The wrinkled notes are stuck together with uneven strips of masking tape. Most are on different sizes of standard white paper, a few scribbled on scraps of faded pink. All are worn and handled. Technically, they are purchase receipts, but for Murray Gershenz, whose shaky handwriting (not the ink of a new laser printer or even an old adding machine) is all over them, they are clues to a mystery he is still trying to comprehend after nearly half a century of selling records to strangers.
He peels the receipts off one by one. A man in Houston bought the Tel Aviv String Quintet playing Brahms. Boise, Idaho, wanted Scott Joplin’s collected rags. Harry Owens and His Royal Hawaiians went to Mentor, Ohio; a Bill Bryant jazz album was sent to Cicero, New York, and Bobby Beers’s Cruising down the River, released in 1959 on the Liberty label, was shipped to South Korea.
“There is no pattern for it,” says Gershenz, fiddling with the cell phone he keeps clipped to his thin leather belt. “South Korea and Bobby Beers? You figure that one out. Is that preposterous? What makes people want what they want?”
Gershenz is 85, with a stout frame and thick, coarse fingers. Though his walk is more like a wobble, there is a spring in his step when he gets up from his squeaking chair to show off a photo of Jimmy Durante in Dumbo. He has the worn and gentle face of a veteran comic—an expressive forehead unencumbered by a hairline, twitchy lips that he puckers into punctuation marks, and eyes that work hard to make punch lines funnier than they are.
His cluttered desk is a miniature city of piles: towers of seven-inch 45 rpm records waiting for pickup from a regular customer, stacks of business cards (“Murray Gershenz: Big Shot”), assorted 12-inch LPs needing to be organized, and small mounds of stray index cards that are Gershenz’s primary means of keeping track of a music collection that consists of more than 300,000 titles. His daughter spends most days at the computer converting it all into a digital database, but so far only 11,000 are online (today she’s at work on the Ted Lewis Orchestra’s 1928-1932 and Patrick Gleeson’s “Star Wars”: Selections from the Film Performed on the World’s Most Advanced Synthesizer).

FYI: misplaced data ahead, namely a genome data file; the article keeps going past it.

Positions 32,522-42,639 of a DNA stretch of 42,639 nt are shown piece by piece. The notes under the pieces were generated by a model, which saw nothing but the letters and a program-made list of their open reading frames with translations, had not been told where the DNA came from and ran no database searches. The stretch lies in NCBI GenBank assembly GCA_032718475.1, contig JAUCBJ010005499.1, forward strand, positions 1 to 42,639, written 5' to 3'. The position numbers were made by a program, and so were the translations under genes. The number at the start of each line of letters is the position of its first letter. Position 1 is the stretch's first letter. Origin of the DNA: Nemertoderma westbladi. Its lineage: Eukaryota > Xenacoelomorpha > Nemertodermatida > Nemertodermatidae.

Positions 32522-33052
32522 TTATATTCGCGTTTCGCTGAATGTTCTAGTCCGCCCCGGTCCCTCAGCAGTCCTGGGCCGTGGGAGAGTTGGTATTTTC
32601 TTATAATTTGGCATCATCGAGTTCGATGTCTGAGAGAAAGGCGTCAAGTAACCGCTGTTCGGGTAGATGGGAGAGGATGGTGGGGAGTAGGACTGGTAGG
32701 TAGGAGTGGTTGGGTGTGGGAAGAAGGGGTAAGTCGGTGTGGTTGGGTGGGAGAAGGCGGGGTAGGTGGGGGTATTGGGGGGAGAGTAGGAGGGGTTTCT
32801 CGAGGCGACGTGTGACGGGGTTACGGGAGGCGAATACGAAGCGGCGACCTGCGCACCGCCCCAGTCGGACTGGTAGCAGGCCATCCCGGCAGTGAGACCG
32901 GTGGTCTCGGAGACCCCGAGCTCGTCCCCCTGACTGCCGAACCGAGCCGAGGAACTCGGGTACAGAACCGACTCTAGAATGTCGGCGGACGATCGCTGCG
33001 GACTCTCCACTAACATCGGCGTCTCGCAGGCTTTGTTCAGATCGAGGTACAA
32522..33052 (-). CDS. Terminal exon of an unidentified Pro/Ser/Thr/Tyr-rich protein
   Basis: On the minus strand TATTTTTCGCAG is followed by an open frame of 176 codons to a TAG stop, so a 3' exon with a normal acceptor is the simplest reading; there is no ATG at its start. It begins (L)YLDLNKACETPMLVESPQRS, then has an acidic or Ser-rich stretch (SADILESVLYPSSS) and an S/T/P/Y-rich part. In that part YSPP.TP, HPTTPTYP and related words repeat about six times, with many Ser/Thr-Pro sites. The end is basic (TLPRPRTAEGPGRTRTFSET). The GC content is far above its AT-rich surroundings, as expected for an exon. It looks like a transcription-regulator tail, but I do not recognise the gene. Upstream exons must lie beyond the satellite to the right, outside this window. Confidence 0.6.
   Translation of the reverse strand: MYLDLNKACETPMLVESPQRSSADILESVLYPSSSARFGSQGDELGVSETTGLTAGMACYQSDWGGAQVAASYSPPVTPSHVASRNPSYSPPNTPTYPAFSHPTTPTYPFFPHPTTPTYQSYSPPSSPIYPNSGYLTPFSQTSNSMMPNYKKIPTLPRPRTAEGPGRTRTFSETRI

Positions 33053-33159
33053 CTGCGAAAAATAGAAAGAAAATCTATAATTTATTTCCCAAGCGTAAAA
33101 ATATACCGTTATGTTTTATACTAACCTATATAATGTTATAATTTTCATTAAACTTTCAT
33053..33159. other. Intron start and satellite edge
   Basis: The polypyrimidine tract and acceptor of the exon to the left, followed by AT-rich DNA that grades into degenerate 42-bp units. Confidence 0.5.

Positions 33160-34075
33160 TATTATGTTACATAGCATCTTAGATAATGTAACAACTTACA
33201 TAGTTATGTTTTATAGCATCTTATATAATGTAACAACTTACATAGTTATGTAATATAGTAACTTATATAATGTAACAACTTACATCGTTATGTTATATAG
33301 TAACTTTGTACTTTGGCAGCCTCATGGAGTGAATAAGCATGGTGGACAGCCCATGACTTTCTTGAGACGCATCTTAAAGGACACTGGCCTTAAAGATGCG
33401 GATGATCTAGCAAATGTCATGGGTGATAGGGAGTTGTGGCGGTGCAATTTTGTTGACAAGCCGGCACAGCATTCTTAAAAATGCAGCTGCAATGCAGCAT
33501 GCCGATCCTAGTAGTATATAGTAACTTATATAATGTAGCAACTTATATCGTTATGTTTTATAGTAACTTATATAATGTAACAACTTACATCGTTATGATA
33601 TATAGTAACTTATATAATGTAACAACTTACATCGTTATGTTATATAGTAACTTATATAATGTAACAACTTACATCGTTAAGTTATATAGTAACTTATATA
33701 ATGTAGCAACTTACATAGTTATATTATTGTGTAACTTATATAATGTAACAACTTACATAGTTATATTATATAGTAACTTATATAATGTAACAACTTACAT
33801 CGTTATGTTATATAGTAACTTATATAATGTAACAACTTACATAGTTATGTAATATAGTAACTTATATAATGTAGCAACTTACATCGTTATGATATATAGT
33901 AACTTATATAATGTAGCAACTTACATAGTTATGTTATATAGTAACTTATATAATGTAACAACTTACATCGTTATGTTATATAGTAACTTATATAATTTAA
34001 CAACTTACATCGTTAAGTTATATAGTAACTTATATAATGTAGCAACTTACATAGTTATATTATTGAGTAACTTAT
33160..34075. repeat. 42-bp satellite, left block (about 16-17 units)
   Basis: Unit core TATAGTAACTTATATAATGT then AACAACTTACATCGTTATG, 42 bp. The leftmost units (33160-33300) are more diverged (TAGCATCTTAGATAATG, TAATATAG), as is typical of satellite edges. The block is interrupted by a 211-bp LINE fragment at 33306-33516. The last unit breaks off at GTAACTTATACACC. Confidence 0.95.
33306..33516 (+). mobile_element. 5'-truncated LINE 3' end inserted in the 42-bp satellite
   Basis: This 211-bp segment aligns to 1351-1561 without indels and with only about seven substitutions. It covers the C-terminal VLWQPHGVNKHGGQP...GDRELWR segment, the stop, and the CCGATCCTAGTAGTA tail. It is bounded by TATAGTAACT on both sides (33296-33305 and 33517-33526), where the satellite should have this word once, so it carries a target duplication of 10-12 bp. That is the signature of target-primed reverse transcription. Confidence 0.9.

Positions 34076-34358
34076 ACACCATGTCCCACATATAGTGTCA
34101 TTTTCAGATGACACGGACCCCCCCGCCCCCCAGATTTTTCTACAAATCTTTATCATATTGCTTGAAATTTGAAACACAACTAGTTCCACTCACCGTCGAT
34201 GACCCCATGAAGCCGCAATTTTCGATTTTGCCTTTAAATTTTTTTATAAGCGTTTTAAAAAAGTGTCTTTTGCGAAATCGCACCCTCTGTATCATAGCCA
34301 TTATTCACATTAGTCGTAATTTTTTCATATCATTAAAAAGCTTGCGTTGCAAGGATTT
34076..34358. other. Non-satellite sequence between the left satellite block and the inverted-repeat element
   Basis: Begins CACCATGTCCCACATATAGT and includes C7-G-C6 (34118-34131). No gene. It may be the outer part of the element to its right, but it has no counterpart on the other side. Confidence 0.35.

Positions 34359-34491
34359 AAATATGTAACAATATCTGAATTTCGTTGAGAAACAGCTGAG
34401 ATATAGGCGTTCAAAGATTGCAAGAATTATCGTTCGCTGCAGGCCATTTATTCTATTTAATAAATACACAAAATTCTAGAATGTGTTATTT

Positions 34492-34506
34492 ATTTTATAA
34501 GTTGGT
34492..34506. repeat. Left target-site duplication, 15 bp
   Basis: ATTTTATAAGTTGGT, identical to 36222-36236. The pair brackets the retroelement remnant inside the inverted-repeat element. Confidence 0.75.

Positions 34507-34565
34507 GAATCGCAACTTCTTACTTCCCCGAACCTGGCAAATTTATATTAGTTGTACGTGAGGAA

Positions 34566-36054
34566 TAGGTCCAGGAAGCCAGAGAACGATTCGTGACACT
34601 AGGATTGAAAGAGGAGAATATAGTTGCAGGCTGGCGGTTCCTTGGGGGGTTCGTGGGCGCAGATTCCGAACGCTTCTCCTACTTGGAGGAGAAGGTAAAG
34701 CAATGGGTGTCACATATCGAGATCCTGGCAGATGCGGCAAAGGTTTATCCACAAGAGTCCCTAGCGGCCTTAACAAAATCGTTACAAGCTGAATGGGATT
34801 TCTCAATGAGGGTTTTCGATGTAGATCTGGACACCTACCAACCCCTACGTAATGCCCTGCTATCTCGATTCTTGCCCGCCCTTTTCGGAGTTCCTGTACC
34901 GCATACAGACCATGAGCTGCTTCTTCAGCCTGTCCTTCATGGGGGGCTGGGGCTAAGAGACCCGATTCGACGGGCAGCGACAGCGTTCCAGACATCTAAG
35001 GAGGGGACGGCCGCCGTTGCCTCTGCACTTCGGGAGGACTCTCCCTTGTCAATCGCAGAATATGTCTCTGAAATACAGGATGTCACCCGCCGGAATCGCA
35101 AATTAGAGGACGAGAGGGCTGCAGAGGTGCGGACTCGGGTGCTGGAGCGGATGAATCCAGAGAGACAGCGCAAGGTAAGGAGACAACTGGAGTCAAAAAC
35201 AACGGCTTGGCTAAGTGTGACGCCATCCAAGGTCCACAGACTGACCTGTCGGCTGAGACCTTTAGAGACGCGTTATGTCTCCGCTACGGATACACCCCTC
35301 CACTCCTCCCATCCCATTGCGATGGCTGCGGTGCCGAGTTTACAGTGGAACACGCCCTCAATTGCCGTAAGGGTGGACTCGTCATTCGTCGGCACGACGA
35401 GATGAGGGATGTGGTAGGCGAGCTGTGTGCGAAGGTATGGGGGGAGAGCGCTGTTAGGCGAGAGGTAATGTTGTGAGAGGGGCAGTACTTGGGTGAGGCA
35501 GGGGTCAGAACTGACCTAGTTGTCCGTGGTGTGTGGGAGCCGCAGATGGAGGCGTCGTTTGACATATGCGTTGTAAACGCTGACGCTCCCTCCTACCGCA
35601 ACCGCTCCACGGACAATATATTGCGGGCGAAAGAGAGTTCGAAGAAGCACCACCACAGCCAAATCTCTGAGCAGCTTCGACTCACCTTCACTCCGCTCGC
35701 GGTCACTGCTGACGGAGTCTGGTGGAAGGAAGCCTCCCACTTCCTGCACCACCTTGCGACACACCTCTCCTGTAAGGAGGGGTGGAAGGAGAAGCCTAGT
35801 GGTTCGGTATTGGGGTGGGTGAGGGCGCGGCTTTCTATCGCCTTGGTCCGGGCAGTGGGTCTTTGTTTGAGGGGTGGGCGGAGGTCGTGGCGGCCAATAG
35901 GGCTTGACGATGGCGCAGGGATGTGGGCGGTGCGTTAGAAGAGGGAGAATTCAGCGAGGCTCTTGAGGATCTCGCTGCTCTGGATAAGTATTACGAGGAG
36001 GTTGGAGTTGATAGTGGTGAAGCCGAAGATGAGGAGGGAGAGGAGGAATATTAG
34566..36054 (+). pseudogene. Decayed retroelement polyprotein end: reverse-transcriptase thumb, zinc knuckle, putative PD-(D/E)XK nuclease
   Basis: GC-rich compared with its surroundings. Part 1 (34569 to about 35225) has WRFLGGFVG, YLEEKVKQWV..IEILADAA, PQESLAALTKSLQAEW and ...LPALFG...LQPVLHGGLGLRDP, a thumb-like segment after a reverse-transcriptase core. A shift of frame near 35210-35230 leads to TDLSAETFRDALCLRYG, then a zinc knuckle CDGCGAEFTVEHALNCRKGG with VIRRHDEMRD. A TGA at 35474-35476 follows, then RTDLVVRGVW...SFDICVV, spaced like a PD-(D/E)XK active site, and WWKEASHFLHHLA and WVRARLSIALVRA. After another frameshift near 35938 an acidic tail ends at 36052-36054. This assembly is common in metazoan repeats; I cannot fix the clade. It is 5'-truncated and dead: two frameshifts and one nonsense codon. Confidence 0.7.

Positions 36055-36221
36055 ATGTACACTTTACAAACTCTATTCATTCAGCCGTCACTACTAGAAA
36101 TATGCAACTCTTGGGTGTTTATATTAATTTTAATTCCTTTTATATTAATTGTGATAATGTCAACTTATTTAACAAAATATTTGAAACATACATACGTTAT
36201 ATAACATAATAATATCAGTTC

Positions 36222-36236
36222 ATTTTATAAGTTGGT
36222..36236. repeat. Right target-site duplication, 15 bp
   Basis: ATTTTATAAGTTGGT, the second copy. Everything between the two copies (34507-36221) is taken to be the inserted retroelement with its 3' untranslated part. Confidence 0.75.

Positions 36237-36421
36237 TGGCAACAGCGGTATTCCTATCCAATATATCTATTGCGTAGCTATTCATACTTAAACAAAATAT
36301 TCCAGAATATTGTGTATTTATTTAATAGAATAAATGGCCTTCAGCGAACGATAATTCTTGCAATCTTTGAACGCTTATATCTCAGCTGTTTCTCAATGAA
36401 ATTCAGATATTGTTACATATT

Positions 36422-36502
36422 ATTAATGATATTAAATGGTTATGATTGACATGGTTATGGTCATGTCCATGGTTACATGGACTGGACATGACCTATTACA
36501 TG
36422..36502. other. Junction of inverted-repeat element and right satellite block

The rest are documented only on Gershenz’s index cards, which he keeps filed alphabetically in an old oak card catalog. It, too, is surrounded by piles. The piles are everywhere, crowding every inch of the wood-paneled front office of Gershenz’s store, Music Man Murray, a two-story audio warehouse hidden away on a washed-out industrial stretch of Exposition Boulevard. If record stores have become the endangered species of the digital age, then Music Man Murray is a dinosaur that has miraculously escaped extinction.
Beyond these doors, songs are measured in megabytes and stored by the thousands on hard drives smaller than a single 45 rpm disc. But here are CDs and cassettes, 78s and LPs, and above Gershenz’s desk, a wall lined with nothing but boxes of reel-to-reel tapes, each labeled with codes to remind him of the machines they were recorded on: V for “Viking,” RO for “Roberts,” and TAS for “Taped on Ampex in Stereo.”
That’s just his office. If you want to know what the future of music will not look like, take a tour of the store’s vaults, which begins with a moldy box overflowing with early-20th-century Edison cylinders that can only be played on their original cylinder machines. All are for sale, but the box has stayed full for years. Across the aisle are crates stuffed with jazz, classical, and opera LPs, and teetering up above are rows of vintage Victrola players and ’50s hi-fi units. Shelves are lined with binders full of 78s, each labeled in thick black marker on their spines, which are wrapped in silver electrical tape: vocal, shore, dinah, v-discs. In the back of the room, Gershenz has a bookcase dedicated to back issues of Phonolog, once the music industry’s version of a weekly books-in-print catalog.
This feature was originally published in the July 2007 issue of Los Angeles magazine.